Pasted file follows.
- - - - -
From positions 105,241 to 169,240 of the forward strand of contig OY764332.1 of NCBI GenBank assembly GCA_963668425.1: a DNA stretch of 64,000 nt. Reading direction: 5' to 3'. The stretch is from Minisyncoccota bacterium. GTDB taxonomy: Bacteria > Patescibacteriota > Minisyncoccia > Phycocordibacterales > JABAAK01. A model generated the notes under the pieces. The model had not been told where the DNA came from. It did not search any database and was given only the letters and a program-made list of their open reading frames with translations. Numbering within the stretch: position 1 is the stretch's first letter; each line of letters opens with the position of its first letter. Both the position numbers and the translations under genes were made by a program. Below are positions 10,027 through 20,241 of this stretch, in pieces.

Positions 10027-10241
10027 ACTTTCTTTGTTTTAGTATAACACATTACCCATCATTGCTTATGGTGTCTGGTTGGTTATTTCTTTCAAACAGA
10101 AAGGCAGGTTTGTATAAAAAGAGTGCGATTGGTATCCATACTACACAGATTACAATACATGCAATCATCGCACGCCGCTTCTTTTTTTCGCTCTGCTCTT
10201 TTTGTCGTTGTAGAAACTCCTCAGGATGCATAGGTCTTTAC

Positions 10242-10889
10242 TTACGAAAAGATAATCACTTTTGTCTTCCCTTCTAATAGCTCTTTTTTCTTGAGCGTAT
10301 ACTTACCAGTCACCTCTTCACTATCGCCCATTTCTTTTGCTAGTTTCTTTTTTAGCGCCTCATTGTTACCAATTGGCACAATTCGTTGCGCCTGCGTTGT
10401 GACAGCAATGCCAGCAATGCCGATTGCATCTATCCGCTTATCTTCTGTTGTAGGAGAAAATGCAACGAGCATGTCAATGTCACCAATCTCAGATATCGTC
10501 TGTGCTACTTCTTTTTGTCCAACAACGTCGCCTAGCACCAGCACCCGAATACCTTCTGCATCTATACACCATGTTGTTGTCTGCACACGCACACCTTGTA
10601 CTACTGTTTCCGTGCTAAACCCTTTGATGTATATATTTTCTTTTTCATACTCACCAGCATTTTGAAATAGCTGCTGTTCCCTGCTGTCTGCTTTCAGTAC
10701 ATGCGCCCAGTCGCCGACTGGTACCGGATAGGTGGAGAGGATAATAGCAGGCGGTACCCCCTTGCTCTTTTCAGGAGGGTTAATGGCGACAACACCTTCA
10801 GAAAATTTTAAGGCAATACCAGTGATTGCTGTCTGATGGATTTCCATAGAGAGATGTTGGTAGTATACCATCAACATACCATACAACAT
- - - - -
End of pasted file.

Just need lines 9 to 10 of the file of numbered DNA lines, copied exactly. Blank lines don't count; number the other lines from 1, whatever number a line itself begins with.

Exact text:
10401 GACAGCAATGCCAGCAATGCCGATTGCATCTATCCGCTTATCTTCTGTTGTAGGAGAAAATGCAACGAGCATGTCAATGTCACCAATCTCAGATATCGTC
10501 TGTGCTACTTCTTTTTGTCCAACAACGTCGCCTAGCACCAGCACCCGAATACCTTCTGCATCTATACACCATGTTGTTGTCTGCACACGCACACCTTGTA